May 9, 2014 at 8:32 AM ET
Kim Goldman admits that she considered killing O.J. Simpson when she saw him alone following his acquittal in her brother's murder trial, but then realized she is just not that kind of person.
Nearly 20 years since her brother, Ron Goldman, was killed along with Simpson's ex-wife, Nicole Brown Simpson, Kim has written about the ordeal and the subsequent "trial of the century" that resulted in O.J. Simpson's acquittal in her new book, "Can't Forgive: My Twenty-Year Battle With O.J. Simpson." In the preface, she details an encounter with Simpson and what went through her mind.
"I was driving in a strip mall and this figure walked in front of my car, and I knew it was him,'' Goldman told Savannah Guthrie on TODAY Friday. "I was 100 percent confident. I studied him, I watched him, I knew that swagger, and I put my foot on the pedal. I white-knuckled it, I was revving the engine, and I thought, 'I could take him out and nobody would ever know.'"
But Goldman says she just couldn't go through with it.
"I thought of my dad, and I just couldn't put him through that, and I'm not a killer so that wouldn't be a part of me anyway, but I definitely fantasized it," she said. "There was nobody around. I thought, 'It's just him and me.' I had all that pent-up rage and anger, but at the end of the day, that's not who I am."
Simpson is currently in a Nevada prison after being convicted for armed robbery and kidnapping in an unrelated case in 2008 in which he was sentenced to 33 years. Goldman has written him letters in prison, hoping to see him face-to-face, but a meeting has not occurred.
"I needed to see him small,'' she said. "For so long, he had taken up so much space in my life and in my head. I needed to diminish him in size and see him in shackles and see him in an orange jumpsuit and have me be the one to finally walk away and let him watch me walk out the door."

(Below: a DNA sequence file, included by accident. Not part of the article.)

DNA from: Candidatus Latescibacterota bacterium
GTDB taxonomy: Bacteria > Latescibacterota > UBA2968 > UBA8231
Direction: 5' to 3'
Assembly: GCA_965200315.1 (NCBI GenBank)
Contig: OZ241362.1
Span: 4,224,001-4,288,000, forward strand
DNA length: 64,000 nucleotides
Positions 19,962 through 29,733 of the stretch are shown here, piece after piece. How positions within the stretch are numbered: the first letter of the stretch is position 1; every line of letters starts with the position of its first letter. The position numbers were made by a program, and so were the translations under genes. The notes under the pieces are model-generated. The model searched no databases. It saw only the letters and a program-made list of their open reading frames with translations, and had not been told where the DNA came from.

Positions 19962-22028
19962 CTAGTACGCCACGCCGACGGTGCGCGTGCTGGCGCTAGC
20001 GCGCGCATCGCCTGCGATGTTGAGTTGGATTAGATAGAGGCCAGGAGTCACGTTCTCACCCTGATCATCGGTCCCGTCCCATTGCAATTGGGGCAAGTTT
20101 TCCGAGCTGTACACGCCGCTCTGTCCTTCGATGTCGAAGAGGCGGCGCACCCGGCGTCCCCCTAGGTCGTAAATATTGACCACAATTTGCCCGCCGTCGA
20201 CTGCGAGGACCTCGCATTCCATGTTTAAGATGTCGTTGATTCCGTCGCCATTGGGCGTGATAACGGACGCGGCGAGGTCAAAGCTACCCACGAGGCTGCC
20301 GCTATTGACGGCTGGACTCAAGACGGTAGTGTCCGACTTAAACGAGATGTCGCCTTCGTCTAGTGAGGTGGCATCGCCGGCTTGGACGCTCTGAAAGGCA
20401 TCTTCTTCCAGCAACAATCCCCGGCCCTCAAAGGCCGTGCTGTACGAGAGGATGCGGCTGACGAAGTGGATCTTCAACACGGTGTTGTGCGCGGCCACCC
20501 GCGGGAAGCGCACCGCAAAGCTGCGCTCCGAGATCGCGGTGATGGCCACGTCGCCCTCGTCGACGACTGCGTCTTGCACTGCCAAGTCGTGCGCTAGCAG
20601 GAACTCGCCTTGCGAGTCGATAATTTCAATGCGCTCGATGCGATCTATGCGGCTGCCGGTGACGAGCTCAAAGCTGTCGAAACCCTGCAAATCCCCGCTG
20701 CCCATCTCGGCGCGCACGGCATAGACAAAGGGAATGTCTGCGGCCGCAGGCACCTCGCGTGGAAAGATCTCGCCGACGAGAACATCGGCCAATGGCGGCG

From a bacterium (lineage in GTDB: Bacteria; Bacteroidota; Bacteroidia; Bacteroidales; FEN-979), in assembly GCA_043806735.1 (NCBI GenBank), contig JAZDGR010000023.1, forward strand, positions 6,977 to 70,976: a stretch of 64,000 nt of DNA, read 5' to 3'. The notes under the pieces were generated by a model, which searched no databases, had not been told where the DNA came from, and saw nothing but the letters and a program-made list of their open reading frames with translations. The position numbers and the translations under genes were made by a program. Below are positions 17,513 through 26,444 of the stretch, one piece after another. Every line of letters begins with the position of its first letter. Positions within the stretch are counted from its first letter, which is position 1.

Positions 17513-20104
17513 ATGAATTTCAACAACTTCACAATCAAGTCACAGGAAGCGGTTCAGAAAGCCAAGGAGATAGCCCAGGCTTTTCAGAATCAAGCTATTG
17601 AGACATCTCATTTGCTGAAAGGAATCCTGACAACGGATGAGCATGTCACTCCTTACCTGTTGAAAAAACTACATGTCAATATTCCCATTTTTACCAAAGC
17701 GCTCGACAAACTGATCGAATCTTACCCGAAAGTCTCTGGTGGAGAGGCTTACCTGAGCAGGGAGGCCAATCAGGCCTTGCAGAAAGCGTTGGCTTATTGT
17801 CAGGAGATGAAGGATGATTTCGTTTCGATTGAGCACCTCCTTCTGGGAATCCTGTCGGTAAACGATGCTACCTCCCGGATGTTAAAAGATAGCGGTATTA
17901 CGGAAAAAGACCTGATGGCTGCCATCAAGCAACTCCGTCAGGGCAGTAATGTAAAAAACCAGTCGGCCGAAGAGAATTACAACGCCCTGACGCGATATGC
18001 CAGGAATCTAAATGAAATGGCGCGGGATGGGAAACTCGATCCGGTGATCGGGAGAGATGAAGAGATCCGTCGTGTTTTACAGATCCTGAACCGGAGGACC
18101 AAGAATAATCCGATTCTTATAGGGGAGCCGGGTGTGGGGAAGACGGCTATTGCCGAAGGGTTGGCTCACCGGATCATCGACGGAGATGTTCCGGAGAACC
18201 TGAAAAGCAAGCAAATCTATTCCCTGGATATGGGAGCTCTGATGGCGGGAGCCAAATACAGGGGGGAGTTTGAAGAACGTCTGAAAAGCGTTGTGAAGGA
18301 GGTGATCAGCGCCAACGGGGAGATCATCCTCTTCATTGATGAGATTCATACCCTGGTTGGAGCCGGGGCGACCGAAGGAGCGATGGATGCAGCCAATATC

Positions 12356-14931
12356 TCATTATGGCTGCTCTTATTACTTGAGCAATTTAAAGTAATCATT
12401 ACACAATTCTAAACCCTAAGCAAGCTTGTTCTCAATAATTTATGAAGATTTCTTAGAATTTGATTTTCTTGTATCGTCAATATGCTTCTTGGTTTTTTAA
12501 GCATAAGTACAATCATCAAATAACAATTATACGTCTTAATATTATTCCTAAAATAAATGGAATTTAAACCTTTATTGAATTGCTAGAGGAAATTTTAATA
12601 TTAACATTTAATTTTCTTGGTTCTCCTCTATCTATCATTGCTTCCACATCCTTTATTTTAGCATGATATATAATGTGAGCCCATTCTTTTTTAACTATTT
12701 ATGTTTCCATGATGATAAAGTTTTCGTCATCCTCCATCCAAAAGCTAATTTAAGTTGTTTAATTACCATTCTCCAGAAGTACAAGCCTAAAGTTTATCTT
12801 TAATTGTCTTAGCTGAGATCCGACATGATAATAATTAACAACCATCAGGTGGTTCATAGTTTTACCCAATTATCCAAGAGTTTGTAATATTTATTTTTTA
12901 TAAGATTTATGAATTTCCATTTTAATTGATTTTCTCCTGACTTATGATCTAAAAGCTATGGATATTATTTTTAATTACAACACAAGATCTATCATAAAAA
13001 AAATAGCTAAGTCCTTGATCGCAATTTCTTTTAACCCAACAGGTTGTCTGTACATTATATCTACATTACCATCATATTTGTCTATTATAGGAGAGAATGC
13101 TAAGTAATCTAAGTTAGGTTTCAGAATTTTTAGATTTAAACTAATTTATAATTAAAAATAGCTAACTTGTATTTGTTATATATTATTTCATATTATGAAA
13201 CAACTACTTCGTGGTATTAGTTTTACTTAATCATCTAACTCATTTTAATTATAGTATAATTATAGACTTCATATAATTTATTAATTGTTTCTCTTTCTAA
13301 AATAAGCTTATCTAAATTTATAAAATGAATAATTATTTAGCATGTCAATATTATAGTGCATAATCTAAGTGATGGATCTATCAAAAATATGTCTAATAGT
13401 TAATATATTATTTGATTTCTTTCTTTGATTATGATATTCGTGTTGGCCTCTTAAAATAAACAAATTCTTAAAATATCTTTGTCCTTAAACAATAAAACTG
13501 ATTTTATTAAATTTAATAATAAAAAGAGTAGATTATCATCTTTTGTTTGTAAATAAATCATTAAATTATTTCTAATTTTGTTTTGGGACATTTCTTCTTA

Goldman wrote in her letter to Simpson that, "I'm not going to accuse you of anything, I just want to come visit and talk, well, mostly listen,'' which was not her ultimate intention.
"It was a little conniving, and I knew I needed to do that to soften him and hopefully have him give me permission to come, but it was all for me to just put him in that place and compartmentalize him, and that was important to me,'' she said. "Even writing the letter was a good exercise in doing that."
Simpson's prison sentence, even if it was not related to her brother's murder, has given the family some sense of justice.
"It's justice for different reasons,'' Goldman said. "There's a little part of me that thinks, 'Finally, he's locked away.' I think us publishing the, 'Yes, I Did It' book pushed [Simpson] right over the edge, but for me having him behind bars maintains some control in my life. That was sort of where I was able to breathe again because he wasn't out raising havoc, and I was always a little nervous that he was going to pop up any where, so I like that he's locked up. I'm thrilled with that."
Goldman also writes about having had suicidal thoughts in the midst of the lurid trial.
"I couldn't manage the pain, and everywhere we went, everybody was talking about it and had an opinion about it,'' she said. "I couldn't escape it, no matter what I tried to do, and I just thought it would be easier sometimes. I'm so thrilled I don't obviously feel that way any more, but the thoughts are in there. It took some time for me to get rid of them, but they're gone."
She also admits to getting frustrated when people ask her why she cannot find closure nearly 20 years after Ron's death.
"My brother's gone, and every day I'm reminded of his loss, and I've worked really hard to find a good, healthy balance in my life,'' she said. "I'm an advocate for victim's rights, I counsel teenagers, I'm raising a beautiful 10-year-old. It's important for me to find a healthy way of coping. Writing was incredibly important to me. For as long as my brother's gone, the loss will be here, and there's no way to find closure in that."